When Alexei asks Mr. Astley about the situation, he reveals that two years earlier, Blanche, the woman that the General is in love with, spent a season in Rouletteburg. She was bereft, having been abandoned by her lovers and left for broke. Eventually, she started gambling but was unsuccessful and only landed herself in more debt. It was at this point that she met the Baron and tried to seduce him. However, the Baroness got wind of it and had Blanche thrown out of the city. Blanche is now trying to become the General's wife and must avoid the Baron for fear that she will be ejected from the city again.
When Alexei returns to the hotel after speaking to Mr. Astley, he is amazed to see the General's aunt sitting on the outside porch, having just come in from Russia. The woman is seventy-five years old and is paralyzed from the waist down. She is also a rich, land-owning woman in Moscow. The aunt is direct and indelicate with the General, telling him that she knows about his debt to de Grieux and informs him that he will not be getting any of her money after she dies.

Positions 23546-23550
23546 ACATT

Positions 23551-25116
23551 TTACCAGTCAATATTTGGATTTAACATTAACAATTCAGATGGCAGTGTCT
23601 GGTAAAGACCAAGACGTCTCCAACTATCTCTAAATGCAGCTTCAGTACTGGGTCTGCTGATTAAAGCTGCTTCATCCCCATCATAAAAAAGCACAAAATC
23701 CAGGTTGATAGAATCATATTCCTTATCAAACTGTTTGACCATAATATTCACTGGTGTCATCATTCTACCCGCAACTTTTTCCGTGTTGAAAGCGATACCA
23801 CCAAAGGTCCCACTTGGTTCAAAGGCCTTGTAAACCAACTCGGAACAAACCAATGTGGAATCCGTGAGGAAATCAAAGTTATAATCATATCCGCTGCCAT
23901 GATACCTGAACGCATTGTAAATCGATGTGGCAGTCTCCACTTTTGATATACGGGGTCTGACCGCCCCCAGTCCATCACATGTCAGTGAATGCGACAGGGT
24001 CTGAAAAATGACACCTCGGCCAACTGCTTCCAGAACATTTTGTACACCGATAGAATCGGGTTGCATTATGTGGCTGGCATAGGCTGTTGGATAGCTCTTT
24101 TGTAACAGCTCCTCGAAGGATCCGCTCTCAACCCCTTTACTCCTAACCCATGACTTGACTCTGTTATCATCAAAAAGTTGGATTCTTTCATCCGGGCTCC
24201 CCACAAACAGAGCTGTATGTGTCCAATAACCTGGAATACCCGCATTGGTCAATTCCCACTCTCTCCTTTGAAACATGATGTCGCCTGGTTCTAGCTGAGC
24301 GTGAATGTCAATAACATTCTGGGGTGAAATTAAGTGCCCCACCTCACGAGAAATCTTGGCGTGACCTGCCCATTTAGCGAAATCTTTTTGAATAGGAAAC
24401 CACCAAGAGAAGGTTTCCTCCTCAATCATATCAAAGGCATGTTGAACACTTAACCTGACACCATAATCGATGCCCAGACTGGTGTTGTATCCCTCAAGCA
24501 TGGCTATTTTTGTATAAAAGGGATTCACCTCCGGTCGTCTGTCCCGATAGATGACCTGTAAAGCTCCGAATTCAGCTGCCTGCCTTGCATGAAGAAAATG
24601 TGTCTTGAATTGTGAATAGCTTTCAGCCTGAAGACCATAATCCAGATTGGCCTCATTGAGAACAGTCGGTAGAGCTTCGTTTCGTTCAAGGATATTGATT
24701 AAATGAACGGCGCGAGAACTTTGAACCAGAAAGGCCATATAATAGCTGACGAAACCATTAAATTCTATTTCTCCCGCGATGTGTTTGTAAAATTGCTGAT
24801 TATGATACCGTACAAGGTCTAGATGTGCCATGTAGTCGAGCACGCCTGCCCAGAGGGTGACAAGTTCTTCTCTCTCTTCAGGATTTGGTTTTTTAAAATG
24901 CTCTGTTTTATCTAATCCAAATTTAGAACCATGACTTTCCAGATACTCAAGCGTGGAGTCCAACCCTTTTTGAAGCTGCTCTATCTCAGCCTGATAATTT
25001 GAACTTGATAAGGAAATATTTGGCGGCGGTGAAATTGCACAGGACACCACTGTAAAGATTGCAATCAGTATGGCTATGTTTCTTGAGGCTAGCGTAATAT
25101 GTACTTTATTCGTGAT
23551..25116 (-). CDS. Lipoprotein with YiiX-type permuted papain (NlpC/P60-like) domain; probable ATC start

Taking a shine to Alexei, however, the old woman asks him to squire her around the city to see it's attractions. As the city is famous for it's casino, she asks him to bring her there. Alexei carries her to the roulette table where she plays and wins 13,000 Friedrich's d'ors which are the equivalent of 7 - 8 ooo roubles. This is a tremendous amount of money for the time.
Over the three days of her visit, the old woman continues to gamble and eventually loses as much as one hundred thousand roubles, which is almost all of her fortune. The General begs Alexei to distract the woman before she loses everything but it is all to no avail. Deeply repentant, the old woman wishes to return home immediately and build a church in Moscow with the money she has left. Soon, Blanche throws the General over, pretending that she does not even recognize him when he greets her. He nearly goes insane with desperation trying to win her back. The General's aunt returns home with money that she borrows from Mr. Astley.
That evening, Alexei finds Polina in his room. She shows him a letter from de Grieux who says that he has started legal proceedings to sell off the General's properties but that he is going to return fifty-thousand roubles worth of properties to the General strictly for Polina. De Grieux confesses that this will be the end of his obligations toward Polina and that this gift will allow him to feel that he has done right by her.